David A. Antler

How to Fail at Almost Everything and Still Win Big

Kind of the Story of My Life

By Scott Adams

Read: 2016-10-05
Rating: 8/10
ISBN: 978-1591846918

Short, punchy, and easy to read. A couple useful ideas about having systems, and one system in particular is to optimize your decision making to maximize your energy.

my notes

One of the best pieces of advice I’ve ever heard goes something like this: If you want success, figure out the price, then pay it. It sounds trivial and obvious, but if you unpack the idea it has extraordinary power.

One day a district manager position opened and I was a contender, or so I thought. My boss’s boss’s boss called me into his office and explained that the order had come down to stop promoting white males. Pacific Bell had a diversity problem, and it might take years to fix it, if it was ever fixed. My bid for upper management at Pacific Bell was officially a failure.

The most important form of selfishness involves spending time on your fitness, eating right, pursuing your career, and still spending quality time with your family and friends.

The way I approach the problem of multiple priorities is by focusing on just one main metric: my energy. I make choices that maximize my personal energy because that makes it easier to manage all of the other priorities.

So while writing takes me away from my friends and family for a bit, it makes me a better person when I’m with them. I’m happier and more satisfied with my life. The energy metric helps make my choices easier.

I’ll define your personal energy as anything that gives you a positive lift, either mentally or physically.

If you give an ant infinite time, it can move a mountain all by itself.

simple trick you might try involves increasing your ratio of happy thoughts to disturbing thoughts. If your life doesn’t provide you with plenty of happy thoughts to draw upon, try daydreaming of wonderful things in your future. Don’t worry that your daydreams are unlikely to come true.

Putting yourself in that imagination-fueled frame of mind will pep you up. Imagination is the interface to your attitude. You can literally imagine yourself to higher levels of energy.

Will it succeed? Probably not. But the idea of it excites me and raises my energy today. That’s my system.

Writing a book is hard work—far harder than most people imagine, and you probably imagine it to be plenty hard. The way I motivate myself to take on a task this large is by imagining that I have fascinating and useful things to say that will help people. The reality might be quite different. I can’t see the future, so I have the option of imagining it in whatever way gives me the greatest utility. I choose to imagine that the book will do well because that illusion is highly motivating. It increases my energy.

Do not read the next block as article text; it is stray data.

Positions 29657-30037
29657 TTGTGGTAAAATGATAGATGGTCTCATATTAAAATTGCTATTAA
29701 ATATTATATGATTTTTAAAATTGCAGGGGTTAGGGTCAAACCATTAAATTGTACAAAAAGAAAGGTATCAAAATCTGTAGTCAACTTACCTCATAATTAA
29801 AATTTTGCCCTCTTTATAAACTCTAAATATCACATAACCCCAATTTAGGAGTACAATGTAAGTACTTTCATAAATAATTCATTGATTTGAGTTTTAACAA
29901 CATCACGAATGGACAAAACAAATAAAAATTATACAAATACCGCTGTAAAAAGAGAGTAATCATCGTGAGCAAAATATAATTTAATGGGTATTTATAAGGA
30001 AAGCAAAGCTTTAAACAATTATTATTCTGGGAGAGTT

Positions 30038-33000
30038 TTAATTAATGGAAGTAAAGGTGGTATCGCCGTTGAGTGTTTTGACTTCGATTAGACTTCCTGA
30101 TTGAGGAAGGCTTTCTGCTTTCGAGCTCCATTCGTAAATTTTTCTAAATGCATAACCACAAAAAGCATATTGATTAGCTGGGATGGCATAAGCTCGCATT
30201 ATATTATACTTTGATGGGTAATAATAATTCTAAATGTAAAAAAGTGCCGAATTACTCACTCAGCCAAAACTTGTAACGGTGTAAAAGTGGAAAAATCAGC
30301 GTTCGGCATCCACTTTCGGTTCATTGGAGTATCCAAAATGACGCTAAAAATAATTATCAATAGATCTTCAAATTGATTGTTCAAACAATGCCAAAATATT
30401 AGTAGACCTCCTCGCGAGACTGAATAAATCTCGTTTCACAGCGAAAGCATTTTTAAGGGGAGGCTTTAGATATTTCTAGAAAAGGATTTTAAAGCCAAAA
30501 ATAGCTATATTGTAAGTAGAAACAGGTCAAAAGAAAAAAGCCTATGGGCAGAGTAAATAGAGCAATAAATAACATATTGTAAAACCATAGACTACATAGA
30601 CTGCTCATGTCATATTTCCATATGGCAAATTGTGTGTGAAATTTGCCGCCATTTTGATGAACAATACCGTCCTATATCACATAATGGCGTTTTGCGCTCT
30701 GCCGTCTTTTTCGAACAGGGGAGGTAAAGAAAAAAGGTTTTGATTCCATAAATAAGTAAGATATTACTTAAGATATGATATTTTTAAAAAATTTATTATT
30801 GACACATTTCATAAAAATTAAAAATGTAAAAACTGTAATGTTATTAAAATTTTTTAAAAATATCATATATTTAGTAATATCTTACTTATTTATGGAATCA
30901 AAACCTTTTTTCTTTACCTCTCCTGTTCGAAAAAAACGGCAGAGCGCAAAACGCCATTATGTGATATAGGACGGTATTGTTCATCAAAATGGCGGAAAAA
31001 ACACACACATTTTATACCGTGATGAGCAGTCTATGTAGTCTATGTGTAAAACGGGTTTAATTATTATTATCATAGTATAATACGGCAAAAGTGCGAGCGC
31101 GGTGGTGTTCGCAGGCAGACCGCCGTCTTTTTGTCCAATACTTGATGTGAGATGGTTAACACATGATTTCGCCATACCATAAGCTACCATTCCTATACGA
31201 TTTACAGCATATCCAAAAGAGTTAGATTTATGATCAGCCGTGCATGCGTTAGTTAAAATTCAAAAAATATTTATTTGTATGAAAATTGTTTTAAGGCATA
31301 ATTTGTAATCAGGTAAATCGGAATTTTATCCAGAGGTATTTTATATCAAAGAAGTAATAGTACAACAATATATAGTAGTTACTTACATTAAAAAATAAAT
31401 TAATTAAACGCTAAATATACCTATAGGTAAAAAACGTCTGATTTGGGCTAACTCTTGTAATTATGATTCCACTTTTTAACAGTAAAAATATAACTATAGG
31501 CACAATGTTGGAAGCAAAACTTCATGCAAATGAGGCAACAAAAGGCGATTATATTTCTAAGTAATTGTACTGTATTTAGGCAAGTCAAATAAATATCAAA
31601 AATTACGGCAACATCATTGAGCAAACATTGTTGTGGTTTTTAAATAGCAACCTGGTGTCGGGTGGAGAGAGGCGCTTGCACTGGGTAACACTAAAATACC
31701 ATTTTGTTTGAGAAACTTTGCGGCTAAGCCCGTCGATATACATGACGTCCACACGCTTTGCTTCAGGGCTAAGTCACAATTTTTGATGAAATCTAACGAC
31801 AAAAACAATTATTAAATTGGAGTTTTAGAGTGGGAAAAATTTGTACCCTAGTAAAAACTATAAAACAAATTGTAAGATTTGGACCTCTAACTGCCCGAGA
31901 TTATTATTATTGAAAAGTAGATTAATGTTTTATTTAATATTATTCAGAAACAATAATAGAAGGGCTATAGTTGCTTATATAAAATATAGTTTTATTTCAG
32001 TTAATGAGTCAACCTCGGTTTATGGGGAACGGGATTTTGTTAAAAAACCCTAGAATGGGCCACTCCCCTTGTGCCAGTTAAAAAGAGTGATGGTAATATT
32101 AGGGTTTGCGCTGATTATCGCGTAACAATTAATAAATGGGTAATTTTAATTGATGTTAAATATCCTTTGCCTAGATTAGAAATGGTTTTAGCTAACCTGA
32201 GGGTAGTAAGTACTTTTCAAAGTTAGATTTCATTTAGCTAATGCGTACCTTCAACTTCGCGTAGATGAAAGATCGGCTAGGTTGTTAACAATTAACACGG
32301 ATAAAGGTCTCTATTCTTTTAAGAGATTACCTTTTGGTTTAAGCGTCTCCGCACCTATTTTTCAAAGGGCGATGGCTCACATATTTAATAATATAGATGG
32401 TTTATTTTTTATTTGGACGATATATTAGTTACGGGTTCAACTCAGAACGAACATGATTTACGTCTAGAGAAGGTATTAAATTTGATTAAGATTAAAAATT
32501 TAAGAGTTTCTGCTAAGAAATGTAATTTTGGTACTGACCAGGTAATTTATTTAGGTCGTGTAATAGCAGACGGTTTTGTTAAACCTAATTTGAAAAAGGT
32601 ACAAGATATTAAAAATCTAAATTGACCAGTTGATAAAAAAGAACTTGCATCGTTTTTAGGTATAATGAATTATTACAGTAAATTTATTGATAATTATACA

To put the success formula into its simplest form: Good + Good > Excellent Successwise, you’re better off being good at two complementary skills than being excellent at one.

I don’t read the news to find truth, as that would be a foolish waste of time. I read the news to broaden my exposure to new topics and patterns that make my brain more efficient in general and to enjoy myself, because learning interesting things increases my energy and makes me feel optimistic. Don’t think of the news as information. Think of it as a source of energy.

Step one in your search for happiness is to continually work toward having control of your schedule.

Happiness has more to do with where you’re heading than where you are. A person who is worth two billion dollars will feel sad if he suddenly loses one billion because he’s moving in the wrong direction, even if the change has no impact on his ability to buy what he wants. But a street person will celebrate discovering a new Dumpster behind an upscale restaurant because it means good eating ahead.

Pessimism is often a failure of imagination. If you can imagine the future being brighter, it lifts your energy and gooses the chemistry in your body that produces a sensation of happiness. If you can’t even imagine an improved future, you won’t be happy no matter how well your life is going right now.

Happiness is the natural state for most people whenever they feel healthy, have flexible schedules, and expect the future to be good.

the primary culprit in your bad moods is a deficit in one of the big five: flexible schedule, imagination, sleep, diet, and exercise.

I no longer had a primary purpose in life because I’d already achieved it. It was an eerie feeling, unreal and unsettling. I had no kids at the time, so I had no reason to achieve anything more. I’d dipped well below my baseline happiness and I wasn’t rebounding.